So we agree that light goes from the source (sun, light blub, etc.), to the object (book or whatever), bounces off or travels through the object (as in the case of glass), and goes to the detector (eye). Sometimes the source is the same as the object. Light goes directly to the eye from these sources, or self-luminous objects. This is how we see lightning bolts, fireflies, candle flames, neon signs, and television.
Scattering in the atmosphere makes shafts of sunlight visible.
Why make a special point about this apparently trivial behavior of light? Consider this consequence: if no light gets to your eyes, you don’t see anything, no matter how much light there is around. You can’t see a beam of light that isn’t directed at you, even though it may be passing “right in front of your nose.” When you look at the stars at night, you are looking “through” the sun’s rays (Fig. 1.2), but you don’t see these rays—unless their direction is changed by an object such as the moon, so that they come at you and fall in your eye.
But you do see lightbeams like those in Figure 1.3! However, this is only because there are small particles (dust, mist, etc.) in the atmosphere that redirect the light so it can fall into your eyes. The clearer and more free of particles the air, the less of a beam can be seen. In the vacuum of space, a beam that is not directed at the observer cannot be seen at all.
“Irish lights,” laser art by Rockne Krebs, shows the straightness and beauty of simple light beams.
When light falls on most ordinary objects, some of it is redirected (scattered) into any direction you please. Thus, no matter where your eye is, you can see the object. You can seen an object only if it scatters light. Things like mirrors and windowpanes do not scatter much and are, therefore, difficult to see, as anyone will confirm who has ever tried to walk through a very clean but closed glass door.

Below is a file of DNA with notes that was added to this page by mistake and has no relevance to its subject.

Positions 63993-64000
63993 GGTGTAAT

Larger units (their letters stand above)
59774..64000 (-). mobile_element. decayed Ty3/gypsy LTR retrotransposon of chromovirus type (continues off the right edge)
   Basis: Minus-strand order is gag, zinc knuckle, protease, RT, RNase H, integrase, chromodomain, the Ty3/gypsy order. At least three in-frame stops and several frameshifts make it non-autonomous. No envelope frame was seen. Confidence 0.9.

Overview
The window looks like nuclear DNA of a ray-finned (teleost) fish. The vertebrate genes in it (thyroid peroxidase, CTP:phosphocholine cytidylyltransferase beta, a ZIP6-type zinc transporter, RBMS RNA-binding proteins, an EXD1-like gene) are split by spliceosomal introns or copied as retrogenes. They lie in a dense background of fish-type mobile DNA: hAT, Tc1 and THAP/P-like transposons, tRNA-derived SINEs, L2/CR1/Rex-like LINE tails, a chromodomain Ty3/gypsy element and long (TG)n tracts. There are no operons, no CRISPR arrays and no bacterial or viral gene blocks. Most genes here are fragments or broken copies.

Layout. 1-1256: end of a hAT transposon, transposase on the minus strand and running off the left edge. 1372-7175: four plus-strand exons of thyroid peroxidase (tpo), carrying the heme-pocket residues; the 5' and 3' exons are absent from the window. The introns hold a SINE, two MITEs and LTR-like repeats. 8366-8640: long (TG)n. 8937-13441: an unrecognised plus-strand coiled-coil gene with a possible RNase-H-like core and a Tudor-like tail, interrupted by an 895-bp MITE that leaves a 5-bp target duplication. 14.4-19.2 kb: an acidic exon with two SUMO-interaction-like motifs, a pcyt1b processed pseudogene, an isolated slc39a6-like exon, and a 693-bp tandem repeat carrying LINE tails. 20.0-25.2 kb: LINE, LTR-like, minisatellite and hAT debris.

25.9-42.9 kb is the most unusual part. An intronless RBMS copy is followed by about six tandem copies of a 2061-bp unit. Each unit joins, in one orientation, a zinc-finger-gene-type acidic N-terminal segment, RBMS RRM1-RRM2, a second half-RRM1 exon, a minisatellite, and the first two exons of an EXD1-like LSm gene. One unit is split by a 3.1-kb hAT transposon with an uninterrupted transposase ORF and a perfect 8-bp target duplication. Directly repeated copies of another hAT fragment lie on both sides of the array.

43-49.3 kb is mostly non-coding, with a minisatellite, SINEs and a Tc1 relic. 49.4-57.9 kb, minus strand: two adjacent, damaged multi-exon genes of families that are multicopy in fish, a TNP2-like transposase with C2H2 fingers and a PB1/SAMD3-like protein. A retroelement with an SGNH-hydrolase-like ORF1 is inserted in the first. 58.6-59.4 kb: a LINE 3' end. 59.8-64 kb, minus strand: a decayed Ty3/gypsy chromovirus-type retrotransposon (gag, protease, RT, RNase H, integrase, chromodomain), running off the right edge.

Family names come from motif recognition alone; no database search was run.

The misty or dusty air in which we can see “rays of light” shows us another property of light: it travels in straight lines (Fig. 1.4). The searchlight beam is straight for many miles, and does not droop down due to the earth’s gravity, as a material rod or a projectile would (but see Sec. 15.5C). So we agree that light goes in straight lines— unless it hits some object that changes its direction.

B. The speed of light

If light travels from one place to another, how fast does it go?
Clearly it must go at a pretty good clip, because there is no noticeable delay between, say, turning on a flashlight and seeing its beam hit a distant object. To get a significant delay, we must let light travel very great distances.
“Our eyes register the light of dead stars.” So André Schwarz-Bart begins his novel, The Last of the Just. The physics of the statement is that it takes years for the light of a star to reach us, and during that time the star may burn out. The light that made the photograph of distant galaxies in Figure 1.5 left the galaxies over a billion years before it reached the film.
Each star-like object in this photograph of the Corona Borealis is actually a galaxy, over a billion light years distant. In Thornton Wilder's Our Town, one of the characters expresses his feelings about looking at such galaxies whose light had left so long ago: “And my Joel—who knew the stars—he used to say it took millions of years for that little speck o' light to git down to earth. Don't seem like a body could believe it, but that's what he used to say—millions of years.”
That is, light does take time to get from one place to another. This much seems to have been believed by the Greek philosopher Empedocles, but it was only proved two millennia later. Although more delicate, the proof was analogous to the everyday demonstration that sound takes time to get from one point to another. You can measure the speed of sound by an echo technique: yell, and notice how long it takes for the sound to reflect from a distant wall and return as an echo. You’ll find that it takes sound about five seconds to travel a mile in air.
Light travels much faster than sound. In the thirteenth century, Roger Bacon pointed out that if we see someone at a distance bang a hammer, we see the hammer blow before we hear the sound. In Huck-leberry Finn, Huck observes this on the Mississippi River:
Next you’d see a raft sliding by, away off yonder, and maybe a galoot on it chopping . . . you’d see the ax flash and come down—you don’...